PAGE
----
Three Looks at Pain (Part 1)

by Curtis Tait, BSc, MPT, DPT, IMS, Doctorate of Physical Therapy

The goal of this 2 part post is to help you better understand how to stay active while dealing with pain. We will cover the different views of pain, highlight the contemporary view of pain, as well as discuss how to interpret your pain and work with it.

3 views of pain:

The Old View of Pain – In the old view, pain meant damage to a body part. It was thought that the body sent a pain signal to the brain informing it of damage. This can lead to a mentality of “always listening to the pain.” We now know that the body actually does not have any pain receptors or send pain signals to the brain. Instead we have receptors which tell us about potential harm (nociceptors), but these can’t tell the difference between potential and actual harm.

Sport & Performance View of Pain – This is the “No Pain, No Gain” attitude that is commonly found amongst athletes or die-hard exercisers, and is often accompanied by the belief that “pain should be ignored.” However, training to improve performance is always a matter of balancing enough stress to create physical improvement, but not so much that we cause injury.

The Modern View of Pain – We now know that pain is an OUTPUT of the brain. It is a behaviour modifier, meaning that your body and brain are trying to get your attention! As an OUTPUT of the brain, pain is influenced by all our senses, past experiences, and stress/emotional level. As an example, professional violin players will report pain in their pinky finger at a lower temperature and pressure than the rest of us, demonstrating greater sensitivity as their limit finger is vitally important to playing the violin and to them as a whole person (Zamorano et al., 2015).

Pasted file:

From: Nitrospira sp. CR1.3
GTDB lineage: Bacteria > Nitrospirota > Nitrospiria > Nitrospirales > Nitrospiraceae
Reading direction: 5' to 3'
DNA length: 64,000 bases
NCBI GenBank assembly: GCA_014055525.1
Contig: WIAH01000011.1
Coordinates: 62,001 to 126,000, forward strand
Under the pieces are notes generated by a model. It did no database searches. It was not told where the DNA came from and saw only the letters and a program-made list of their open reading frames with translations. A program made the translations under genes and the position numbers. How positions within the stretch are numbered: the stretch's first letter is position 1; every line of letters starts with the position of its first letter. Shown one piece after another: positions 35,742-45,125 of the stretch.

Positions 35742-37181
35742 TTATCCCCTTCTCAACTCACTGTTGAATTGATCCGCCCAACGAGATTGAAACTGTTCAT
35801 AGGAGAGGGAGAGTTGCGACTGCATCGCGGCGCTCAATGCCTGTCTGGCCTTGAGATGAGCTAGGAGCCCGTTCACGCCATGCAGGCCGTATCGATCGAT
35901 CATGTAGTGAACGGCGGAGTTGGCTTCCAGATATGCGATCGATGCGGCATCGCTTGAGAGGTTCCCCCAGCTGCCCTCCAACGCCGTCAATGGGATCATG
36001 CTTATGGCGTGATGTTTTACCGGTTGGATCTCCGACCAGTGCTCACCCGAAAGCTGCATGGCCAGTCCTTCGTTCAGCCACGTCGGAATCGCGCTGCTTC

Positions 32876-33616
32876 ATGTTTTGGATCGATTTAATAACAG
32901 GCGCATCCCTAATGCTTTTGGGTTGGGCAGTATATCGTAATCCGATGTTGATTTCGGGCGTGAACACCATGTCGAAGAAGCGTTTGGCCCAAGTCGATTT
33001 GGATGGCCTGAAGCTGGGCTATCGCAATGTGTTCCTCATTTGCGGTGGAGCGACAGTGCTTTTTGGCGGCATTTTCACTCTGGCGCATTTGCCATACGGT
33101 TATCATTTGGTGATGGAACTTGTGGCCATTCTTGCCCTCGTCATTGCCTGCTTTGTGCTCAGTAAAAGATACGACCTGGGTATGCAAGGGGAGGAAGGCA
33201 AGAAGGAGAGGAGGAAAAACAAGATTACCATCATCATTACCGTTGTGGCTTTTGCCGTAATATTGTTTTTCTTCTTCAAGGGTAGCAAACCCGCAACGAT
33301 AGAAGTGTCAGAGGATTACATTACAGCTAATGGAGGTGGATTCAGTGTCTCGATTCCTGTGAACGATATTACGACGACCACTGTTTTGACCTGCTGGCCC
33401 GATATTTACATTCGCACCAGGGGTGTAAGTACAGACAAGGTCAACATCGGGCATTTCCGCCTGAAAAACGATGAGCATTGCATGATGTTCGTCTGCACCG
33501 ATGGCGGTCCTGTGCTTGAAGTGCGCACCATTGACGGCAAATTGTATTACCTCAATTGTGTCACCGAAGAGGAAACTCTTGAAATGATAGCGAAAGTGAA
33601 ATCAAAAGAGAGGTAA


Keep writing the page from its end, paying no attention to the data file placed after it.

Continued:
To put it simply – Pain is complicated! However, this modern view from the pain sciences demonstrates that “pain should be respected, and can be worked with.”

Bottom Line on Pain – Pain is good in that it serves a purpose! It is the messenger that gets your attention, BUT it is just the messenger and not the problem! Pain is your brain and body’s assessment of your own health, and it can be influenced by many things. Your pain should be respected, but it can and should be worked with to help you improve. This is the idea of training and being active intelligently!

Look for Part Two of this post where we dive into Intelligent Training!